The episode is just as disturbing and dramatic as you would think. The part of me that was hoping Jesse didn't succeed in killing Gale was saddened by how the episode opened. No X-Files fake-outs on this show! Actually, they did do that between the pilot and the first episode, so maybe Vince didn't want to push it. The teaser of the episode was a flashback, a style they had used a lot in season 3. We saw Gale first setting up the super lab and discussing whether or not it was worth having Walt work for Gus. When the episode picked up after the title, it picked up the split second after last year's ending. I thought that was cool.
So much of the episode focused on Walt and the dangerous game he plays in the aftermath of his little risk. Can he convince Gus he is still needed? Gus more and more shows that he is not a man to be messed with. In some ways I worry because I don't like this show having a "villain". It headed that direction in season 3 with the cousins, and it felt a bit too traditional. There's already a lot of dramatic irony to contend with. Yet there is a certain reality to the types of people Walt will deal with if he continues to delve deeper into this world. I come to realize more and more that Walt's biggest problems stem from his ego. He is blinded by his own idea of his importance, the purity of his product, etc. Whenever there's a real game change, it's because Walt thought he knew what he was doing and got cocky.
It was good seeing Saul again, who is understandably skittery after his run-in with Mike last season. We also got back to the Hank and Marie relationship. Hank is still not happy with his situation, and who can blame him. I'm not sure how much time has passed here since he left the hospital. It can't have been much. But in the meanwhile he's been buying rocks off eBay. Marie keeps trying to be optimistic and talk to him about how his therapy is going, but he wants none of it. I've noticed this about women in general; they always want to discuss the last thing any man wants to talk about. The shooting, the physical therapy, the indignity, that is all Hank can brood on and the last thing in the world he wants to talk about. To me, Marie would be better off discussing anything else. Though it's also in her character to not be that smart. Side note: I wonder what's become of her kleptomania, and will that play a larger part later in the season?
There's a very shocking moment that comes toward the end of the episode that I won't spoil. But it does put things in perspective. The more the show goes down the rabbit hole, the more I wonder whether Walt can ever be redeemed, or is he sealed to a bad fate? The show is growing very Godfather-esque undertones, with Walt being the Michael Corleone. We just had the shooting of Fredo. Is there any hope for him? So because it's seeming like Walt's hubris will be his undoing, the character I'm most concerned about is Jesse. If Walt started a good guy who is descending into hell, Jesse started the troubled burnout, leading me to hope he can become something better. Whenever we're teased with that, it's been snatched away. Jesse's nobility gets him in more trouble. After what he's gone through the past three episodes, I hope he doesn't stay zombified.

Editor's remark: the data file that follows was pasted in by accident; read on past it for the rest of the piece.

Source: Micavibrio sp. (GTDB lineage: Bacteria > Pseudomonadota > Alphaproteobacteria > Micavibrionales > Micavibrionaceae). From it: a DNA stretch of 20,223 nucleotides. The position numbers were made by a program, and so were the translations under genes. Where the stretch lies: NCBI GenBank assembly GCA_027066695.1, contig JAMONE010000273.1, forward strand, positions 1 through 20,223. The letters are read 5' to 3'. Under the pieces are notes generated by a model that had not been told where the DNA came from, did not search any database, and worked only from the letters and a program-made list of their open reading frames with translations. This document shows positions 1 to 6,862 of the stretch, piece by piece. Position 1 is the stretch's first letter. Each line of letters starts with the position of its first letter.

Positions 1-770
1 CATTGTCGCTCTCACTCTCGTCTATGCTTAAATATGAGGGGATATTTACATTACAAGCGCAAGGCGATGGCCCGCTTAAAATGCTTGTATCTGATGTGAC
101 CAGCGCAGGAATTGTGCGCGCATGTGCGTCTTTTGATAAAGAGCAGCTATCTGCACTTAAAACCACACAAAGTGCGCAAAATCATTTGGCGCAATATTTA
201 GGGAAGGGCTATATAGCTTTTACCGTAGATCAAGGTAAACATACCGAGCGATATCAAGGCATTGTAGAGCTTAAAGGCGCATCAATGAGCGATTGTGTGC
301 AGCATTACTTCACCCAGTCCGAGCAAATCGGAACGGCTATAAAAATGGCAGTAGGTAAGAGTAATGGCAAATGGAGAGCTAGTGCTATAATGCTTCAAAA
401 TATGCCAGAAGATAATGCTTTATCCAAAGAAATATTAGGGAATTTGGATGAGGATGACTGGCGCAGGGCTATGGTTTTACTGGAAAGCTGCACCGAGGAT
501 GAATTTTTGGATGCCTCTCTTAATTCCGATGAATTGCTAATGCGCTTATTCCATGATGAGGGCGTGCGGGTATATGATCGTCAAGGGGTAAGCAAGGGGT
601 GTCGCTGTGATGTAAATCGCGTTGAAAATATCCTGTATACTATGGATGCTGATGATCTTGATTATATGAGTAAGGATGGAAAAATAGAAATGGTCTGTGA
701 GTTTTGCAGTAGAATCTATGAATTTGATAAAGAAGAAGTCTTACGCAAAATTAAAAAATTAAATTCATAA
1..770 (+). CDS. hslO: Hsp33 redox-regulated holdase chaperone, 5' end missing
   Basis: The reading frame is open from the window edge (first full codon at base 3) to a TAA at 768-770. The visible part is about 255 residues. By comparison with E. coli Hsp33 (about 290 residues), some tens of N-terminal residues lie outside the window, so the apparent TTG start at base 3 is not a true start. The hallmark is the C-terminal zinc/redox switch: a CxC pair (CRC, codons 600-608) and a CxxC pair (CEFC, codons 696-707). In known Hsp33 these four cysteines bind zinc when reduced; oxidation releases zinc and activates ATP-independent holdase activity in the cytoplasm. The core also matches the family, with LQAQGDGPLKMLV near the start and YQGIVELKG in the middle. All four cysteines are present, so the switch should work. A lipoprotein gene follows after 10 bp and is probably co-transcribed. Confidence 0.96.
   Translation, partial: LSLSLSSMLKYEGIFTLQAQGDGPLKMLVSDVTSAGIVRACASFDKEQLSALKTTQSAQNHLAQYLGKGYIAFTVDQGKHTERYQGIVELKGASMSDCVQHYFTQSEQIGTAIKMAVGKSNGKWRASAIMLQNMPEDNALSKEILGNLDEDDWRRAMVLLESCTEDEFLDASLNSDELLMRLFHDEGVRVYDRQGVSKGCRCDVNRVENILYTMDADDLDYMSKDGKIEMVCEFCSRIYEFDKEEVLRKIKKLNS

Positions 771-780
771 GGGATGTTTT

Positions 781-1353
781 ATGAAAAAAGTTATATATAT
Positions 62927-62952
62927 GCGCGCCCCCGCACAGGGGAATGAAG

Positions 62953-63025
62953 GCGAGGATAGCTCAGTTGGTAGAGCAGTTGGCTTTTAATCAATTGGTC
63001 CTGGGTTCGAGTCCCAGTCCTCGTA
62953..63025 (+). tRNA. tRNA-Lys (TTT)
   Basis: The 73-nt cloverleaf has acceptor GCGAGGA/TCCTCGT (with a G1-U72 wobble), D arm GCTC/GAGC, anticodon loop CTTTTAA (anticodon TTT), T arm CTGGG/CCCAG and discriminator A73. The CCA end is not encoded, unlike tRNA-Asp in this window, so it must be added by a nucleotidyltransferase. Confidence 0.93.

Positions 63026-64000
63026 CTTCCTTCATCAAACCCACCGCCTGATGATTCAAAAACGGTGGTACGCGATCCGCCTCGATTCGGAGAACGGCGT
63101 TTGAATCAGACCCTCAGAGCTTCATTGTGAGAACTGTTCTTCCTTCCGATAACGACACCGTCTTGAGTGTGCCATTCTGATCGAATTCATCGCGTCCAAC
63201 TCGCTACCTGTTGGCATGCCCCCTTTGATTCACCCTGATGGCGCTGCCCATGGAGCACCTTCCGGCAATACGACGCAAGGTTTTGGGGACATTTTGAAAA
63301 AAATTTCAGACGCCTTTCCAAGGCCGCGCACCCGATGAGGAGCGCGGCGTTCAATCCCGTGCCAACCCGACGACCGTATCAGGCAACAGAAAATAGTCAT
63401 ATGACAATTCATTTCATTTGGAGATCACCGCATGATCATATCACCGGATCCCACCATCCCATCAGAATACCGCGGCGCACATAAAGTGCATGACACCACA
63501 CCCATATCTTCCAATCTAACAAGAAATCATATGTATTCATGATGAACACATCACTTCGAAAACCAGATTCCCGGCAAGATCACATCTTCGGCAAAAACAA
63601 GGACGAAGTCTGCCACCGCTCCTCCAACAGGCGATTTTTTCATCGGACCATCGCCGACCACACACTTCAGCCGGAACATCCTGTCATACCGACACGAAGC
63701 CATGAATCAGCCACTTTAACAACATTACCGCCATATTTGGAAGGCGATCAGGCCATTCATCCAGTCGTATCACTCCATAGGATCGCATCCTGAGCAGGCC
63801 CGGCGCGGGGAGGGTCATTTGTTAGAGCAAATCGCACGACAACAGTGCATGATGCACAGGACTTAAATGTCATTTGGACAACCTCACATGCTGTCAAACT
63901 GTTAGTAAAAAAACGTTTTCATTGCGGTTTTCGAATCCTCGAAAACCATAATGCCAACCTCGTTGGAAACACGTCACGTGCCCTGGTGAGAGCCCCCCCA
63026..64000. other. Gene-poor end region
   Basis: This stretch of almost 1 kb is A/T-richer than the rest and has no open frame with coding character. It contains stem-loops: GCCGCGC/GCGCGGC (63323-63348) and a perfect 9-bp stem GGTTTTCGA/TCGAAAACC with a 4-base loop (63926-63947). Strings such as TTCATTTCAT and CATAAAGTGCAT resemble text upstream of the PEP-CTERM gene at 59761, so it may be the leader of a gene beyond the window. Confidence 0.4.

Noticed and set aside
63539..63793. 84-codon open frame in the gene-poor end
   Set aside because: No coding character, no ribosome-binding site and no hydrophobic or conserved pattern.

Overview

With all the darkness, it was nice to see a few touches of the old dark humor back, which almost all but disappeared in season 3. It was there, but a lot more subdued. There's an awkwardly funny scene where Marie comes to see Skyler. And another reminder of how bad Walt and Jesse are at the tough guy business in a moment that recalls season one. I hope the show retains some of it's humor. I'd also love it if they could get back to the kind of "subversive chemistry lessons" the show used to do in the first season. Though the way the showing is going this seems unlikely. It is odd to feel I should start rooting for Hank. Finally, the show ends with a tease of where things might go that could make life difficult for Gus's operation in the future. The show has started to come down to this trend of ret-conning story threads. I hope they keep it to a minimum. Last year's RV story worked, but too much of that makes a mess of continuity (though this show is very good about continuity) and cheapens drama. At any rate, season four is off to a good start. Though last year had some really great moments for Aaron Paul, I still think the second season was the best so far. Will this year top it? Hope it was worth the wait.
Oh, and one of the later scenes made me really wish there was a Denny's around here.